Some useful options follow, see iperf's man page for more details:

  • -B: bind to a specific interface. Useful for test hosts with multiple interfaces, allows for a unique iperf instance per test providing finer control of test start/stop and logging.
  • -o: specify an output file
  • -i: specify the interval to display data, Note this does not have any influence on the generated data transmission.
  • -p: specify send/receive software port.
  • -D: run the server as a daemon.
  • -b: UDP requested bandwidth per second.
  • -a: if supported, limit the amount of TCP data generated by the iperf client.
  • -d: bi-directional test.
  • UDP example, also shows port specification.
    • UDP server (on, binds to all available interfaces, use port 5002 instead of the default 5001:
      iperf -s -u -p 5002
    • UDP client. Send 1 Mbitps of UDP to the iperf server at on port 5002 for 60 seconds:
      iperf -c -u -i 1 -b 1M -t 60 -p 5002
  • Sending UDP traffic bi-directionally (-d) Send 50Mbps of traffic to for 30 seconds and requests the server to also send 50Mbps of UDP traffic for 30 seconds to port 5050, the iperf client binds to the local interface test status is displayed every 5 seconds. the server was ran the same as the example above.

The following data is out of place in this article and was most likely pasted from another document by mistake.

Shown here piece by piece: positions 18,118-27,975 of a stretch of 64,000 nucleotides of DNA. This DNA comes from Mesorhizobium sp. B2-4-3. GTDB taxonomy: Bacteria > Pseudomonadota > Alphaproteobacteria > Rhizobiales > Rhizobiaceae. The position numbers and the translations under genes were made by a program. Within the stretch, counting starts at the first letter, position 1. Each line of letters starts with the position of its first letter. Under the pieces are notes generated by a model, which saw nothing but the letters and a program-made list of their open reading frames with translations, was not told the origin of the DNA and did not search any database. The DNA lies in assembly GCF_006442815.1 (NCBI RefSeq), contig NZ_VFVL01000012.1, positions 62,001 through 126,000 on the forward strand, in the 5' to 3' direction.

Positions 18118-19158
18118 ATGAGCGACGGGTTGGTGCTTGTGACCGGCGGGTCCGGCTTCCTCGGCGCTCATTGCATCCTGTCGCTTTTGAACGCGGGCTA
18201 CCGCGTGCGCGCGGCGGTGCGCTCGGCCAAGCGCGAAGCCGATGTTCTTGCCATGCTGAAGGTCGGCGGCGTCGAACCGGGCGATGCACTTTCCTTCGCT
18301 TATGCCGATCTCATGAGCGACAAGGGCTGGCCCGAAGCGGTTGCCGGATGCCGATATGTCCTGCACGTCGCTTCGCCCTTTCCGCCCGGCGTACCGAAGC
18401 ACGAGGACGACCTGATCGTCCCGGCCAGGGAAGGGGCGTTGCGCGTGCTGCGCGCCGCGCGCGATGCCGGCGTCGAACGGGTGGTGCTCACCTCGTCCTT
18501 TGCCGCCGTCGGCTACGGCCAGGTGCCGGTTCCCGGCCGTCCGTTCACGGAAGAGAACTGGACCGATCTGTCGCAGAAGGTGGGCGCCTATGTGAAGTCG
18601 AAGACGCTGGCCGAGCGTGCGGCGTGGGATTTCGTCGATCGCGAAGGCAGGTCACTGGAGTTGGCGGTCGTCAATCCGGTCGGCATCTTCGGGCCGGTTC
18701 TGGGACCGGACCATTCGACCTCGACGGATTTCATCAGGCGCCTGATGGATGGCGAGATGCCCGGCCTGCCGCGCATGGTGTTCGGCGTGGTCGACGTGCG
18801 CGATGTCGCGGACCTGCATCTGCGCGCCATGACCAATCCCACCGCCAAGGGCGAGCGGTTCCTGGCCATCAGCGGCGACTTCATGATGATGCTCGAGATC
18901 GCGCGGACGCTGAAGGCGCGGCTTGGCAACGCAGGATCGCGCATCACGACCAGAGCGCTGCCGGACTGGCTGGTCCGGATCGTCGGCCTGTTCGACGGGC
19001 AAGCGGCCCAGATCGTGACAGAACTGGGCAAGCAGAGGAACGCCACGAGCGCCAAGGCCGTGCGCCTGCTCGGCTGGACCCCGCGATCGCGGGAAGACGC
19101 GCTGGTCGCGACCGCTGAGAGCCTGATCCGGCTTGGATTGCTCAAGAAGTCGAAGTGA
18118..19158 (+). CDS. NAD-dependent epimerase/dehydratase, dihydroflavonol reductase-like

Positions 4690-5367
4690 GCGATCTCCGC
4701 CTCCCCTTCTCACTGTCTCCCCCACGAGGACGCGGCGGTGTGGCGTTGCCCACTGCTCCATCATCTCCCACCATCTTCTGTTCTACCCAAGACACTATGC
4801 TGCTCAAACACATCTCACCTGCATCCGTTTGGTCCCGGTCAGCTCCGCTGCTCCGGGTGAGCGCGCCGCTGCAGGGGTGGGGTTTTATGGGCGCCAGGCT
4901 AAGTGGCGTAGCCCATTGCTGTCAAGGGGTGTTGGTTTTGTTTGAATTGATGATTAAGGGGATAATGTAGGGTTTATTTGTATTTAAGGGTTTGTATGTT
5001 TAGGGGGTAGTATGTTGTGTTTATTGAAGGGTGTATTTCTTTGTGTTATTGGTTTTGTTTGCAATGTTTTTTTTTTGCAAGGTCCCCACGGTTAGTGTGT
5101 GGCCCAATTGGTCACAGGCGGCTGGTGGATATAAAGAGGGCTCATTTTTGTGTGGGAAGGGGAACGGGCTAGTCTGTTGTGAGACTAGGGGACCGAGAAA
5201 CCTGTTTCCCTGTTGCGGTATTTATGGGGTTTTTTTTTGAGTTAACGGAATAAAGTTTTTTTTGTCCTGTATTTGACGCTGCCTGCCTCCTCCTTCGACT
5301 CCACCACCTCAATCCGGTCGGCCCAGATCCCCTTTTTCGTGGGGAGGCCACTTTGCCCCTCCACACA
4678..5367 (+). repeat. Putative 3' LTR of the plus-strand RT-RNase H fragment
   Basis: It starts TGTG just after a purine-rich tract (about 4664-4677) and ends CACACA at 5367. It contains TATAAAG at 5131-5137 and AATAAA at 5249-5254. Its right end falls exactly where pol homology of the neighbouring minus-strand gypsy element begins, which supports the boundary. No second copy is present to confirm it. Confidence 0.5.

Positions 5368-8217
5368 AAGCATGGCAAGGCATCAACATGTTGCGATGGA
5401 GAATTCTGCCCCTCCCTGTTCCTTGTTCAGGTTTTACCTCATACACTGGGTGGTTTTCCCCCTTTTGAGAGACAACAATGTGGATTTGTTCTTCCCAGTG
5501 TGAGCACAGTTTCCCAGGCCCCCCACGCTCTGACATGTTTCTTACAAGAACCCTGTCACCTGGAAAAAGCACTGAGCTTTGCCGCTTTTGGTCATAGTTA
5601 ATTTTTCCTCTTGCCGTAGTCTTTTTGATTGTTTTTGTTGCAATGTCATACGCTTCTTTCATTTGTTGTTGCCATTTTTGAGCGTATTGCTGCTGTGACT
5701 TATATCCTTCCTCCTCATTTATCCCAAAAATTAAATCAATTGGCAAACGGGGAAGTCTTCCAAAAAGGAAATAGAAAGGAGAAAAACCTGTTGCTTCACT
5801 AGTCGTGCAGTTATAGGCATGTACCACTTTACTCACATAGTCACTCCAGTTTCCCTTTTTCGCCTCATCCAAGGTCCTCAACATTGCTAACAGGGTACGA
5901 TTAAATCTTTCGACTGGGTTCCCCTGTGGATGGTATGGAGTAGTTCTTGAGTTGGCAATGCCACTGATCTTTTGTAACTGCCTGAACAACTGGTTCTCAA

iperf -c -p 5002 -u -B -t 30 -b 50M -i 5 -d -L 5050


Jperf provides a GUI front-end for iperf. Jperf can be obtained from the following link:


  • packETH is a packet generator and can be used to generate traffic such as LLDP packets. On Debian distributions (like Ubuntu), packETH can be installed from the package manager. This test simply verifies LLDP connectivity between OpenFlow switches

  • The source computer installs packETH and generates these packets to the destination host. packETH has a self explanatory interface at the receiving end, the host simply runs tcpdump to collect the statistics.


Note: We have installed the monitoring server in the GPO lab, and unless you intend to run your own server, you need only install the ganglia client (See section below: On the system(or systems) which runs the Ganglia client)

On the system which runs the Ganglia server, do the following:

  1. Install gmetad, ganglia-monitor (from package manager)
  2. Create folder /var/www/ganglia
  3. Copy folder "ganglia-webfrontend" from /usr/share to /var/www/ganglia
  4. Modify/add the following lines as necessary, in the configuration file /etc/gmetad.conf: